STEPHEN: Speculation time.Â Geoff Johns came to DC with a great way to bring back Hal Jordan, and his stories show how much he loves the GL Universe.Â While he redeemed Hal, do you think heâ€™s also trying to redeem Sinestro in the eyes of the reader?
MATTHEW: Oh, I’m certain he’s going to try.Â But Geoff has an issue with his “redemption” stories, in that the characters he wants to be noble have a tendency to be mass-murderers and lunatics.Â Sinestro is a cosmic Mussolini, with an absolutist viewpoint and little in the way of redeeming value.Â Sure, he’s interesting, he can be nuanced, but he isn’t a hero, and his crude grasp for power here only underlines that.Â I hope they’re not going to play the Black Adam card again…
STEPHEN: I hear you, I wonder what the Major Spoilerites think of this?
ROBOT OVERLORD: YOU HEARD HIM! MAKE WITH YOUR COMMENTS IN THE SECTON BELOW, MEAT BAGS!
STEPHEN: As nice as these plot points are, I did have a problem following parts of this story.Â Not because the writing was bad, in fact, I would probably argue that everything is spelled out for the reader without confusion.Â However,Â the highly detailed art by Ivan Reis causes causes so much visual overload on the page that I found myself constantly distracted in trying to keep everyone in place in this fast paced issue.
MATTHEW: The coloring was also partly to blame, with super-high contrast and giant light-bright glowy effects that removed a lot of the color cues that are necessary to figure out who is whom in comic shorthand.
STEPHEN: Actually I love the coloring – especially on the page when The Entity rises, that has everyone but Black Hand bathed in light – are rendered out in a way that is almost blinding.
MATTHEW: Well, as someone once said, mileage does vary.
STEPHEN: I wonder who said that?Â Toyota, Ford?Â Anyway…
I still unsure whatâ€™s going to happen in this series beyond the fact that the good guys will win and the Brightest Day will follow the Blackest Night. Iâ€™m really curious how non-Lanterns will react once their time on the various Lantern teams is over.Â Will they be deeply changed, or will things return to the status quo?Â Will Wonder Woman look at humanity any differently?Â Will Scarecrow snap, wanting to get his fear powers back?Â And what about Lex, who finally admits he wants to be Superman? Those are the moments that are yet to be told, and need to be told. If we donâ€™t get those stories at some point in the next couple of months, Iâ€™ll be really disappointed.Â Characters need to have a cathartic moment if they are to grow, and if characters donâ€™t grow and change this entire series (and all the tie-ins) are worthless.Â This is arguably the biggest event in DC history, and if only some people come out with slight changes, then Iâ€™ll be even more concerned about the direction the company is taking.
MATTHEW: This issue had a couple of missteps for me, actually.Â The Lanterns bursting into Earth’s atmosphere as the cavalry was very reminiscent of scenes in both Final Crisis AND Infinite Crisis, and the space cowboys rushing in and saving the day is getting old.Â The character moments are much more lacking here (though we get one for Air Wave, oddly enough, as well as Luthor and Scarecrow) than in previous issues, and Nekron doesn’t get much in the way of development.Â Kilowog somehow manages to overcome the weakness of the green rings against Black Lanterns, and even *I* was a little offput by the sheer number of characters on the stage.Â I felt like I was going to be trampled by heroes like a kid at a Who concert, circa 1979…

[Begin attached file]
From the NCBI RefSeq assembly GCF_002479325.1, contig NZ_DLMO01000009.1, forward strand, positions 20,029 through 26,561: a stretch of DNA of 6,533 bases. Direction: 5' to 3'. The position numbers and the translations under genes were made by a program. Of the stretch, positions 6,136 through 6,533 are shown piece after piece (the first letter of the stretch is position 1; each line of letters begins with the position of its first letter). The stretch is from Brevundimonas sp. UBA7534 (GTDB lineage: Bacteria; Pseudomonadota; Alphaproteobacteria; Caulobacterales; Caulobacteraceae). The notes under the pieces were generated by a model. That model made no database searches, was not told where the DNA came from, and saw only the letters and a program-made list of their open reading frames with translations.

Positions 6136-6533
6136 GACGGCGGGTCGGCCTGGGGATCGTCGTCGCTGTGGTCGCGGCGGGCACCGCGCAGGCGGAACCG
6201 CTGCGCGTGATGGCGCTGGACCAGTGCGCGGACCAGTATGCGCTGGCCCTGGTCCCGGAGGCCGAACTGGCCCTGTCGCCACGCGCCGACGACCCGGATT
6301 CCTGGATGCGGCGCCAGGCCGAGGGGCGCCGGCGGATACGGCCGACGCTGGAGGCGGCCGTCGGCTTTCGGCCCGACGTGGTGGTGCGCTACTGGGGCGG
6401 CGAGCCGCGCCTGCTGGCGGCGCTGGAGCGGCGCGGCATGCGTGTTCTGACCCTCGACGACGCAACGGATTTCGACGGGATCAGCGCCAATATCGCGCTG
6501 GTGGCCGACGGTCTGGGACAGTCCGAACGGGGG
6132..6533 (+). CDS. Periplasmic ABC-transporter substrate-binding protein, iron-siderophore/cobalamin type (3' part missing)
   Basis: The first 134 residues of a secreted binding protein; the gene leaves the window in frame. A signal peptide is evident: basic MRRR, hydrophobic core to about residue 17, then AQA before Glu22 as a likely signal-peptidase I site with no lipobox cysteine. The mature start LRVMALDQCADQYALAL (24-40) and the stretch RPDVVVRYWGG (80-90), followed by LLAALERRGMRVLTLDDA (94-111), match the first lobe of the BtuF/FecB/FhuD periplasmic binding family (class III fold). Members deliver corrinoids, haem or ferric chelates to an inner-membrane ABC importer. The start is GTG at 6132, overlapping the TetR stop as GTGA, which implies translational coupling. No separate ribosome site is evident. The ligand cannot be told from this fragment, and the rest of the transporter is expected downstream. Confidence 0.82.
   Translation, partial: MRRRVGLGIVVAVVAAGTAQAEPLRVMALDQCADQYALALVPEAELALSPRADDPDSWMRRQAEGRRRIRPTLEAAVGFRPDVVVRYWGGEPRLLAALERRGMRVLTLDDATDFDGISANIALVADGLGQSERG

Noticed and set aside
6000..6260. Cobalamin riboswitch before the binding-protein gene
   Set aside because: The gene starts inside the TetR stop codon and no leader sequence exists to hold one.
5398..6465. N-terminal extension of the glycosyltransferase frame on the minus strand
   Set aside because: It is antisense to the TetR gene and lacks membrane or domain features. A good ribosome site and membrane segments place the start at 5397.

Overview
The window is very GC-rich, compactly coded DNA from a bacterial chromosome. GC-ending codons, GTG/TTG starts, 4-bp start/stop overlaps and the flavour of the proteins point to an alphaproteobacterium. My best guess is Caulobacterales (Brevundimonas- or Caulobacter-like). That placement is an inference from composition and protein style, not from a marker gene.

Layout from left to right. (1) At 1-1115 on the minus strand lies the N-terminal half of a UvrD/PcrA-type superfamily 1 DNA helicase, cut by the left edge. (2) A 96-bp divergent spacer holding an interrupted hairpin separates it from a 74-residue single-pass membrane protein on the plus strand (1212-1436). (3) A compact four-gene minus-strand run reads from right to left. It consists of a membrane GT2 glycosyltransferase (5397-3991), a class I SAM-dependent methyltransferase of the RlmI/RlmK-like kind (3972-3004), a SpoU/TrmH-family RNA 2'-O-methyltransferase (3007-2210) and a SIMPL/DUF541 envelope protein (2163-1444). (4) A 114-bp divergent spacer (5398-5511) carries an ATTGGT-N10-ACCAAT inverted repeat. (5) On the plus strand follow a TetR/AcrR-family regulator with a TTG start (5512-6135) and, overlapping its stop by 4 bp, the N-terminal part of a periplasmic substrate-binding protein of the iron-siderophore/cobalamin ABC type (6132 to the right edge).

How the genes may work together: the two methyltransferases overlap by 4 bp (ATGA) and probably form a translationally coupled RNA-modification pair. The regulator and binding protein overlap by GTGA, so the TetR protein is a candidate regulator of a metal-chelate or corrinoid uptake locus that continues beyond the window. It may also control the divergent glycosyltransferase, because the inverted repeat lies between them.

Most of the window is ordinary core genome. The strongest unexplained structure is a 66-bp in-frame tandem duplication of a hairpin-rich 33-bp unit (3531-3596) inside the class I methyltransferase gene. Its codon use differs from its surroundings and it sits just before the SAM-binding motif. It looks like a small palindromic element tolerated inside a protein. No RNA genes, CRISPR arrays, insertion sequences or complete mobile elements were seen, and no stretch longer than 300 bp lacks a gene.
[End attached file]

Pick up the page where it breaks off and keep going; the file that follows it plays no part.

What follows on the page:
STEPHEN: I enjoyed this issue, even if the ending was a tad anti-climactic.Â The story was well paced, and the swerves and reveals fell in just the right spots.Â Itâ€™s not an issue that Iâ€™ll be spending weeks pouring over again and again to try and see if there is some hidden message to be revealed, but it is an enjoyable read. Those who have been following the series thus far should probably pick it up.Â Iâ€™m giving this issue 3.5 out of 5 Stars.
MATTHEW: Sadly, this issue is the least effective (to me, anyway) and the least interesting to date.Â Taking the focus away from the human characters and focusing mostly on a dialogue between an alien death-god and an immortal Smurf with rainbow innards bothers me, and the revelation that Earth is the center of the universe makes Galileo weep, I’m sure.Â All the Lantern Corps (what IS the plural of Corps, anyway?) joining together is done in an entirely straight-forward panel of dialogue, and is a bit ‘on the nose’ for me.Â I’ve always felt that Geoff Johns strength is in setting up these plots and situations, but as the dominoes started to fall here, I just felt that there were fewer and fewer good ways for this to go.Â When the giant zombie started hitting God with his scythe, making the entire universe cry, it really disconcerted me.Â When the last man I’d ever want to have absolute power actually obtained it, it was more than an anticlimax.Â At that moment, I officially became ready for the big crossover to end…Â Blackest Night #7 earns 2 out of 5 stars overall from Matthew, with the hope that the last issue makes this storytelling lull worth the time.